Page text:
The CFL expressed concern that the SCC does not specifically reference a third-party compliance auditor. As reflected in its title — the Supplier Code of Conduct — the SCC sets out contractual requirements for suppliers. The appointment of a third-party auditor is not a contractual responsibility for NYUAD’s service providers to meet, but rather a component of NYUAD’s compliance monitoring system.
  • NYUAD has the contractual right to impose penalties on non-compliant employers. The SCC provides NYUAD with a range contractual remedies to address instances of employer non-compliance (SCC Section Z). The CFL is correct in noting that the revised SCC did not incorporate the Nardello & Co. report’s recommendations to include a schedule of escalating, public penalties for non-compliant contractor.

    While we understand the intuitive appeal of strict, public penalties, NYUAD’s experience to date is that it has been most effective when working with contractors to address areas of non-compliance. These contractors have an enormous incentive to meet NYUAD’s standards; repeated non-compliance would lead to contract termination or non-renewal, which would not be in their best interest. As a result, depending on the severity of the non-compliance, it is not unusual for an issue to be resolved within 24 hours. It is also important to note that terminating a contract is typically the University’s last resort, given it is the least favorable outcome for workers, since they would no longer work on the NYUAD campus and could be laid off as the employer may no longer have work for them.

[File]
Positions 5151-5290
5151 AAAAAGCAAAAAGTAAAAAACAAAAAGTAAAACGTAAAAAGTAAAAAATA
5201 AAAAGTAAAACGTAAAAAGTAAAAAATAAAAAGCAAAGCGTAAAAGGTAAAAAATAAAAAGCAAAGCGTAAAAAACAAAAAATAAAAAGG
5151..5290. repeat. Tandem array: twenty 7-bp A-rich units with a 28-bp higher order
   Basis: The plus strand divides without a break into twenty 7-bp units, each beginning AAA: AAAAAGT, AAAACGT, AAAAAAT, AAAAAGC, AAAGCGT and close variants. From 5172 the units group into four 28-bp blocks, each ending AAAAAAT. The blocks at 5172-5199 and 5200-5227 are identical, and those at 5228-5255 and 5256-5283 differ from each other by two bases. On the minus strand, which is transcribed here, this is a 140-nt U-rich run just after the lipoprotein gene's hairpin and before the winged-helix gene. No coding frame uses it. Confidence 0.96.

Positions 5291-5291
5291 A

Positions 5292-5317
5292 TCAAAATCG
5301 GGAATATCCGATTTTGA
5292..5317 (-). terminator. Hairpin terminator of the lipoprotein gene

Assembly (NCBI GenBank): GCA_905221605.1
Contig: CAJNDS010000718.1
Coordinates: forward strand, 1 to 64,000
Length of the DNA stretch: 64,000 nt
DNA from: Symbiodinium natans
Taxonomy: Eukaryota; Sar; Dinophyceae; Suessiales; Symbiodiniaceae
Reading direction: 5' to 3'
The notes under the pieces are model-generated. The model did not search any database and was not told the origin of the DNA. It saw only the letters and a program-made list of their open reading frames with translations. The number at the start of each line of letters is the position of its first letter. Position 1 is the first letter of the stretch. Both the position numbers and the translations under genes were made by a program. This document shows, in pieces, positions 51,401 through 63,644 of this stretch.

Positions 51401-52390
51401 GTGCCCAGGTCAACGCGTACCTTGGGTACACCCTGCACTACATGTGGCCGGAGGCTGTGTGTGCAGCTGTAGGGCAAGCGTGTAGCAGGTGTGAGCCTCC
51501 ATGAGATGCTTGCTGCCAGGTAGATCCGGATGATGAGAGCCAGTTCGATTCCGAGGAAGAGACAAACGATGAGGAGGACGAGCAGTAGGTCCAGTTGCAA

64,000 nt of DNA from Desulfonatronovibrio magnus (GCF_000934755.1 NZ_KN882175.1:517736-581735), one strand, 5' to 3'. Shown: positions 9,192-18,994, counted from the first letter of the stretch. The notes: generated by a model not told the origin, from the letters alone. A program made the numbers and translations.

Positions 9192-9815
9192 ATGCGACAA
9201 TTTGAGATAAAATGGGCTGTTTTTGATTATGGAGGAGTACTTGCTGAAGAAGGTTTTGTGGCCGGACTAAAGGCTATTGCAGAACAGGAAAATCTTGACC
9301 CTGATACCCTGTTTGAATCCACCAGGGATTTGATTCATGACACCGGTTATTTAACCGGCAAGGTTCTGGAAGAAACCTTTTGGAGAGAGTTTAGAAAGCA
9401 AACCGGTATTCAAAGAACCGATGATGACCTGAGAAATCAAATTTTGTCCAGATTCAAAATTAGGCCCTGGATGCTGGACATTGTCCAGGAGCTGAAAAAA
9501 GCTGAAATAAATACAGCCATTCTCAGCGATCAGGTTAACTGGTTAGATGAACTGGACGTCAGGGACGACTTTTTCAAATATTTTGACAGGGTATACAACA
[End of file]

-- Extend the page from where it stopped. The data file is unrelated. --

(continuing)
• NYUAD’s current contracts — which are mostly long-term contracts with campus service providers — have a much lower risk profile than was the case during construction. The construction of the NYUAD campus was a massive, four-year project that involved approximately 30,000 individual workers employed by several dozen subcontractors.

    The Nardello & Co. report — which focused on construction — did not raise any concerns about the treatment of individuals working on NYUAD’s operational contracts. Today, NYUAD’s operational contracts cover just over 1,000 workers, and are under the direct oversight of the University and its compliance processes. This includes areas such as security, transportation, food services, and facilities management.